Running Google Expeditions on your Cisco Wireless

For many educators, Google Expeditions is an exciting way to take classes to locations around the world in minutes. Through an ever-growing collection of Expeditions, we can visit France, parts of the Ocean and even travel off the spinning rock we call Earth.

(If you don’t want to hear the story of the app and jump right to the solution, scroll down a few paragraphs) The support pages for Expeditions contain some guidance about the requirements to run Expeditions on your network, mainly:

“Check with your IT admin to see if your school Wi-Fi network is enabled for peer-to-peer networking. If it isn’t, you can use a standalone router or run a hotspot from a phone.”

One of those two sentences made me cringe, mainly because getting a stable, reliable and well-running wireless network is a bit more complex when it comes to a school. With a heavy reliance on wireless networks for the simple aspect of Internet access to the more complex wireless phones used for 911 emergencies, most school IT departments want to control the wireless landscape within their walls and even the surrounding grounds. Dropping in an access point that moves around the building not connect to your school network poses a variety of issues. Then there is the personal hotspot idea. Those left me working on the first sentence and I asked myself “do we have peer-to-peer network enabled” Sure enough we did. So with that I fired open the Expeditions app on my iPad, another on my iPhone and found a place to visit. However, the Guide device, that is the one leading the Expedition, didn’t appear on my Explorer.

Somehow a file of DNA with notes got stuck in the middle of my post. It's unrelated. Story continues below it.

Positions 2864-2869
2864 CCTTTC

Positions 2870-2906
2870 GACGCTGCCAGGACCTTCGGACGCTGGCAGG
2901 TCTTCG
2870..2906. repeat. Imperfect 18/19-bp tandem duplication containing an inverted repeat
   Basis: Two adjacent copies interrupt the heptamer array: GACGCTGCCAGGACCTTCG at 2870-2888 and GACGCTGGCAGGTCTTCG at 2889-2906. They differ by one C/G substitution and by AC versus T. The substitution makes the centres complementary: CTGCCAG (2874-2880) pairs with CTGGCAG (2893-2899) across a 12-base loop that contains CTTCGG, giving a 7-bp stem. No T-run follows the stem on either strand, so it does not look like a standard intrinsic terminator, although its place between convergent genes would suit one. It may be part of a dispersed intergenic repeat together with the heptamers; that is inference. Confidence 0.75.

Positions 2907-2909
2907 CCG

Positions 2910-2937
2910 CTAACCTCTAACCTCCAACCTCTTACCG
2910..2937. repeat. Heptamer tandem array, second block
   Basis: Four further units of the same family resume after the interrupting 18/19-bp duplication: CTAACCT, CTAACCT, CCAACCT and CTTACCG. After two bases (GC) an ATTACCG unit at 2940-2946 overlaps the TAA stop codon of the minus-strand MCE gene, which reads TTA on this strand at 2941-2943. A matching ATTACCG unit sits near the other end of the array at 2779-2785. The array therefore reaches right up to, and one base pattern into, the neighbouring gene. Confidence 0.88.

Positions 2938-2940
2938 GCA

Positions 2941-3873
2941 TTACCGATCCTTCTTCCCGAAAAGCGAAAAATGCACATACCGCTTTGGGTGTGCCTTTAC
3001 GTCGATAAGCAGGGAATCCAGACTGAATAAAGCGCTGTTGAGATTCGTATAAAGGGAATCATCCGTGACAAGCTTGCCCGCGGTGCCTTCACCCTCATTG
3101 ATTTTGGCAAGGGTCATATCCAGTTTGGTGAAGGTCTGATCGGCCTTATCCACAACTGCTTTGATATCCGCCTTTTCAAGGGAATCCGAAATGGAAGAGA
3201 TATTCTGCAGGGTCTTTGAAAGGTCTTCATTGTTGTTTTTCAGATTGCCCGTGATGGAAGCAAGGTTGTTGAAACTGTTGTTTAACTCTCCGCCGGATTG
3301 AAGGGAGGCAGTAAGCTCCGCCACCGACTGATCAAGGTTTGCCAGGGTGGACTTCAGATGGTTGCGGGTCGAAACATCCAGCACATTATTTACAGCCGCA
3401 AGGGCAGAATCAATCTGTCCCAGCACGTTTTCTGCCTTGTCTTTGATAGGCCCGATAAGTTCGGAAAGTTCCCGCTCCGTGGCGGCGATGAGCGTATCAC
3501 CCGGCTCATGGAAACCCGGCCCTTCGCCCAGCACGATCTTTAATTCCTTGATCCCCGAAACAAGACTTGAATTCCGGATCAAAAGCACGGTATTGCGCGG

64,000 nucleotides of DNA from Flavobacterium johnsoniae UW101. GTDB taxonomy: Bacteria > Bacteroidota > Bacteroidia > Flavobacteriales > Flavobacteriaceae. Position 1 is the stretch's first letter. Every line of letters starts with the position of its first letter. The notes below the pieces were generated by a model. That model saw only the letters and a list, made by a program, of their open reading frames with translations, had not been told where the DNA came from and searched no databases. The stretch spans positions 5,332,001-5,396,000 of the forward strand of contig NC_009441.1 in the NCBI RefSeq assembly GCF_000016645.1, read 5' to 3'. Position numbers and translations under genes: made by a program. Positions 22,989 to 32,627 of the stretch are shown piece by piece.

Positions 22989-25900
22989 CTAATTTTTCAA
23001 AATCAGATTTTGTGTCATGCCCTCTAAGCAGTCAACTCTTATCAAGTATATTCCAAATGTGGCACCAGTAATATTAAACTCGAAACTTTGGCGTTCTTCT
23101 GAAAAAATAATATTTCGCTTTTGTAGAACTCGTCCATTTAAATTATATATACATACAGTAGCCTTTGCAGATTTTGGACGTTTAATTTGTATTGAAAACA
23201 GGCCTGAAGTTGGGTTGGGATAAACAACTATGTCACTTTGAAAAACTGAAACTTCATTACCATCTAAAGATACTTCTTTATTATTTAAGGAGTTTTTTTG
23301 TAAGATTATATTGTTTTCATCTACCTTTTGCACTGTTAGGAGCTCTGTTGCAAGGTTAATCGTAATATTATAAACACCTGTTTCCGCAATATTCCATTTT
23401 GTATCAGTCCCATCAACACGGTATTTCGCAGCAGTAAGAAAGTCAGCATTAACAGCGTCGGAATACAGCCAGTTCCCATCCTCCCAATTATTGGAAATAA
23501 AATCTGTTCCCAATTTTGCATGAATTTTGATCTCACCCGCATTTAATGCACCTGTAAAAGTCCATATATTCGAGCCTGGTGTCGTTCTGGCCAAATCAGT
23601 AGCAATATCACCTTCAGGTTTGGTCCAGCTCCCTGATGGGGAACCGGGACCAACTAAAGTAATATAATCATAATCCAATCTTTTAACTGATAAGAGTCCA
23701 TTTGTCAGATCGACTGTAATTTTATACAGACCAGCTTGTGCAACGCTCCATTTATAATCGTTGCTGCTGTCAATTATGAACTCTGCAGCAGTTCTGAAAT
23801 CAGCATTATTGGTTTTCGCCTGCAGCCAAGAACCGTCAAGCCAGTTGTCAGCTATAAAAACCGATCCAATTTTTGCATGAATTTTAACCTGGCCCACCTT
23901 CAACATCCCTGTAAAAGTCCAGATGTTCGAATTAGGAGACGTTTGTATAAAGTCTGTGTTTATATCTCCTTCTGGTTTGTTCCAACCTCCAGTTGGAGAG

Please wait a few to troubleshoot

Needless to say, it took some time to troubleshoot the issue. Often, one of the best ways I’ll gain new perspective to a problem is to put it aside for a day or two.

We are a Cisco wireless shop – so while this is specific to Cisco, your vendor will have something similar.

So, what is the fix? In short – Bonjour / mDNS. In essence services run on a network and rather than require configuration of specific settings, we can have our network share the information through a service string. Using the mDNS Browser (In your WLC -> Controller -> mDNS -> mDNS browser) you will see a new service string appear for the device in Guide mode:


This service string will need to be added and assigned to an mDNS profile.

But wait, there is more:

  • Make sure the newly created mDNS service setting is assigned to an mDNS profile
  • This mDNS profile may also need to be assigned to a specific wireless network
  • Don’t forget to assign the mDNS profile to your Interface / Interface Groups on the controller.

If you are wondering why we have four Interfaces in our Interface Group – this allows our services to cross VLANS in our building. We have four wireless VLANS, each with a subnet. Creating a virtual interface on the controller “sticks” an interface into each VLAN so the controller can listen for traffic, cache it, then send it back out the other interfaces.

Bonus: When creating our service, we used orgin “ALL” This is really helpful for using AirPlay across subnets. With an interface in each wired VLAN we can also “listen” for broadcasts on the wired network and present them to the wireless side.